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Sidmouth Manor Pavilion Theatre - An Inspector Calls (with James Pellow)

Folks who know me very well often say, kindly I think, that I should get out more. I’m a grumpy old sod at the best of times and in the ...

Monday, 24 September 2012

A Night at the Theatre (Peter Clarke) - review

Have been musing on last night at The Grove. Lots of folks asked me if I was going to blog it. I want to I said, shamelessly inhaling the oblique and implied flattery, but not as a critique. Such local theatrical moments, especially such an amazing goodbye to such a wonderful man, deserve a permanent comment. Even if only mine on this obscure site. But not a critique. That means singling out the best and admonishing the worst, giving an objective opinion on a theatrical presentation. Can’t do that here. There was so much goodwill, about a hundred on stage and up to three or four hundred in the audience, you could have bottled it and made a pretty penny. The best were brilliant and the rest a mixture of competent charm and earnest endeavour. But all were there to celebrate and give tribute to a man who touched so many theatrical hearts. Peter Clarke was amazing for his industry, his talent, his generosity of spirit, and his absolute niceness. All who were there, onstage and off, wanted to say thank you to him for being part of their lives and, in such circumstances, tear sodden critics (I was, especially at a brilliant montage) are superfluous. But, as I said, it has got me musing.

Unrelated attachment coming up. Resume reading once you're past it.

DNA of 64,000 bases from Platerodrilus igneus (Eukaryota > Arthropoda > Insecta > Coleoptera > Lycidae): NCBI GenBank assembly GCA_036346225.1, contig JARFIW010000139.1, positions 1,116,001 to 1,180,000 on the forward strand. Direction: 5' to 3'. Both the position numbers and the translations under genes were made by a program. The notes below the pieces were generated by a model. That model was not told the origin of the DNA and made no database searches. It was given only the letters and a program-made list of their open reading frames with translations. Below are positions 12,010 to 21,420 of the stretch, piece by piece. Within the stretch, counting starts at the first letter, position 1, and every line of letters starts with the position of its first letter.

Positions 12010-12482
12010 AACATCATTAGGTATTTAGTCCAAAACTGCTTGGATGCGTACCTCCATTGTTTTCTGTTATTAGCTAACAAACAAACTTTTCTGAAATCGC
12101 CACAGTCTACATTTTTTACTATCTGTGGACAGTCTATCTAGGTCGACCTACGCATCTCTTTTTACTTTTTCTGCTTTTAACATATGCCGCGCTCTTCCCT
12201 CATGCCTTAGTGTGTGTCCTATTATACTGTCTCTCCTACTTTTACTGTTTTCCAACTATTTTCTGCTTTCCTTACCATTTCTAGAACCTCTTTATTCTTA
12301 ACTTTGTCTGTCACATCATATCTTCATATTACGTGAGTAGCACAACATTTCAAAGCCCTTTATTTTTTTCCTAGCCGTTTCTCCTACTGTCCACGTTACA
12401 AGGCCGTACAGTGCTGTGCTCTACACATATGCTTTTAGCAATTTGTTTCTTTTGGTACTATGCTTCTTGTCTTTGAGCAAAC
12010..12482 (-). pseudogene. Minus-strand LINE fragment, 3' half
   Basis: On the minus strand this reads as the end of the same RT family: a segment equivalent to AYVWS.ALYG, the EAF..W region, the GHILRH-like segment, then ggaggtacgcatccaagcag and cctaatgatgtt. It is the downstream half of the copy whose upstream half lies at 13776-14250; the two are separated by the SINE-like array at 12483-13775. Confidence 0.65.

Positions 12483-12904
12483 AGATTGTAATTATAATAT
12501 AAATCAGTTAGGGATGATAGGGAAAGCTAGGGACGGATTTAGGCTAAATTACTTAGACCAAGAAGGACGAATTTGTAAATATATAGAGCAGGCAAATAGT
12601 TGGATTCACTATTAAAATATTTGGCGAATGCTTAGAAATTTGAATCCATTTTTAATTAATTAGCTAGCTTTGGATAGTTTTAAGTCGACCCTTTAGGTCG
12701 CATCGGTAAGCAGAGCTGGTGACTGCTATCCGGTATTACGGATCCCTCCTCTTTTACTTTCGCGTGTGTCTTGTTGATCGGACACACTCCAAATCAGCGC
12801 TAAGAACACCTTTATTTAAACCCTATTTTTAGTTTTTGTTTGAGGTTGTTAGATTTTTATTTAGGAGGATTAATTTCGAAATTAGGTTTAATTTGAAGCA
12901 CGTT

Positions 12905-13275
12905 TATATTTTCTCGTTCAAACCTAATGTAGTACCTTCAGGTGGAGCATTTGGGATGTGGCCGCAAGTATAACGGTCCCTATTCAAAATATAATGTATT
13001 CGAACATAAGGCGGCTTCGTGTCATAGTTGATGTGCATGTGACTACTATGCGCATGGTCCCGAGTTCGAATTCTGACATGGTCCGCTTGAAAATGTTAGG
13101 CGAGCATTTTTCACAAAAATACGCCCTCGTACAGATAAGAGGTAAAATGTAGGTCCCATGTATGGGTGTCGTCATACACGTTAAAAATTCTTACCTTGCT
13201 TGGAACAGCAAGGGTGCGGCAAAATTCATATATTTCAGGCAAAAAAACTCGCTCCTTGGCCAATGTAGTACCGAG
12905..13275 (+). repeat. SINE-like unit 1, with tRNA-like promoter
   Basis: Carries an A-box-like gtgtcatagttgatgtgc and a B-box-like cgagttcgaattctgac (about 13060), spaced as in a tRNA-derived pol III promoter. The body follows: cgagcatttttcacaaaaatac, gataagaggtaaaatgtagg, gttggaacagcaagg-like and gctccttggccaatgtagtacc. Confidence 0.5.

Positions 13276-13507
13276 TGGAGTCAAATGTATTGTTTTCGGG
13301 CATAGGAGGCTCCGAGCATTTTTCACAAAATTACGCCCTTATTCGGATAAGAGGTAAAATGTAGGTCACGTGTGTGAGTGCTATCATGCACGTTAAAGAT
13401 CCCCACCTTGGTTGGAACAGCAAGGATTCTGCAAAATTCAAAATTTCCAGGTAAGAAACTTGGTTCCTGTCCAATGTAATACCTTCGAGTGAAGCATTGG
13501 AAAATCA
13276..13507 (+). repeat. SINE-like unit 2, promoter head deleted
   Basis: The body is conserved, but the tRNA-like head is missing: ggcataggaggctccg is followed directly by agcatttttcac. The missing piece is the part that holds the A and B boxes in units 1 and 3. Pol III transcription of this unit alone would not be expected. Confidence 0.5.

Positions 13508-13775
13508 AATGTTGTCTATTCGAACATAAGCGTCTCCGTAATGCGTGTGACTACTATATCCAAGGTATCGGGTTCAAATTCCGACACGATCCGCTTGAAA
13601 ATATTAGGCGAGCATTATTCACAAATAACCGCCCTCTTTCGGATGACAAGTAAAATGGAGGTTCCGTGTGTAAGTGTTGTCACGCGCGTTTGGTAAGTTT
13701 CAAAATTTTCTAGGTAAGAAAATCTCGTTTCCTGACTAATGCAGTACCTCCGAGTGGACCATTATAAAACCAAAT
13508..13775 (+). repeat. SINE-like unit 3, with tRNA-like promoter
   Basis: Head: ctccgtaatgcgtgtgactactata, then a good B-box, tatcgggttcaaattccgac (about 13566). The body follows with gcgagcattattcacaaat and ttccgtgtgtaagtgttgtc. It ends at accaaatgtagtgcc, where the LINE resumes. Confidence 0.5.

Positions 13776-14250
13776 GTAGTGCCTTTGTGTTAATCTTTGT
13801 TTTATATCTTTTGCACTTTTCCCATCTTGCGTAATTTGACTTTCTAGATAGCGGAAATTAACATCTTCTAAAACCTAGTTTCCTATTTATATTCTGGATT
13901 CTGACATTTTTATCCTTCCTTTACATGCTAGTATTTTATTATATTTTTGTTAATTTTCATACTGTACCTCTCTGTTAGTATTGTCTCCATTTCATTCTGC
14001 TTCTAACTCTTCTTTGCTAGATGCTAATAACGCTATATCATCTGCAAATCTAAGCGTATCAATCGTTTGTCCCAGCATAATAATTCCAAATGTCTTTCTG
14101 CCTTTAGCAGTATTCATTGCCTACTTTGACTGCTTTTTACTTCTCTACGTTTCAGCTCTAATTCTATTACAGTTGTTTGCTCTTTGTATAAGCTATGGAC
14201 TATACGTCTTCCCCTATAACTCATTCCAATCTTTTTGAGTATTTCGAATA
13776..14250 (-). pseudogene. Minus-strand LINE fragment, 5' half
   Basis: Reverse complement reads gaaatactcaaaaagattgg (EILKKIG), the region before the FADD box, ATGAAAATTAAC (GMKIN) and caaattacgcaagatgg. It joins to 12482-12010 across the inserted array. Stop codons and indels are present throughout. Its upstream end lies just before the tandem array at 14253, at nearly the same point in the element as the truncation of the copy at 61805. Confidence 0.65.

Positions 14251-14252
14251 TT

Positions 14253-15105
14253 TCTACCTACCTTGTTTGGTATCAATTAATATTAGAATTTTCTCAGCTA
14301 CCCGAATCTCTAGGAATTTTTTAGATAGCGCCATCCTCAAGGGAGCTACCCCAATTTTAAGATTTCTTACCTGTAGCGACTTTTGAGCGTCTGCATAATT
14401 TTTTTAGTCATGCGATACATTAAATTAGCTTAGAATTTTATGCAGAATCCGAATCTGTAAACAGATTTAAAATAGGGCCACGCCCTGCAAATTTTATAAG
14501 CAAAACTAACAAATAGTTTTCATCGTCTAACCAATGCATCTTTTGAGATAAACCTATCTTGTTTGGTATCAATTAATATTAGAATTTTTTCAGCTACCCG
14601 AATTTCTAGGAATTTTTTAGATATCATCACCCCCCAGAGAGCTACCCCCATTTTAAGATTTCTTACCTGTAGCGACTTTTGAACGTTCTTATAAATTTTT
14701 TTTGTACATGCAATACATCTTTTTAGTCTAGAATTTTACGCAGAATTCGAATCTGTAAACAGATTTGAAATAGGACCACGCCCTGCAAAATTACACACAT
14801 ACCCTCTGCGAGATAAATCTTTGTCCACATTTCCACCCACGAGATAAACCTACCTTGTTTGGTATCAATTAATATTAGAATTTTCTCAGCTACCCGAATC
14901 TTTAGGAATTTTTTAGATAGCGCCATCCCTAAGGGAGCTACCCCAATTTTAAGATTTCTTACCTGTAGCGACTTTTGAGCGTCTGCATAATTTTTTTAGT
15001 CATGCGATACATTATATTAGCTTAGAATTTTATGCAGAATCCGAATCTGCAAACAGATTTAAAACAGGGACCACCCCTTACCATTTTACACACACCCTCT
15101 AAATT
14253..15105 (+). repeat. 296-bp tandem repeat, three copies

The media is full of celebrities and disasters. Anonymous people who touch lives for their fame or their demise or, in the case of Princess Diana, both. Millions pour out their grief or anger and the tweeters and facebook posters hum with indignation or solace. It is all very touching, sometimes, but it is all so unreal. The papers and TV may be plastered with these folks but we don’t know them. Our emotions are both media driven and second-hand. They may be famous but they are also remote. At the same time, all over the country, there are folks in small towns and communities giving a final farewell to someone who truly touched their lives. I regularly see posters, recently in Bourne (Lincs), Rugby, Aldeburgh, Hinckley (Leics) and Welwyn, where an anonymous life is truly to be celebrated. These folks never made the national papers, never got on TV or on the radio, never got those fifteen minutes of fame so beloved of Andy Warhol. But they were real people and they touched real lives in a way that media celebrities never can. For the Peter Clarke’s of this world the tears are real and the emotions raw. Only the few may know who we are saying goodbye to but, all over the country, we are saying the same. This person really did touch our lives. I did say I was musing.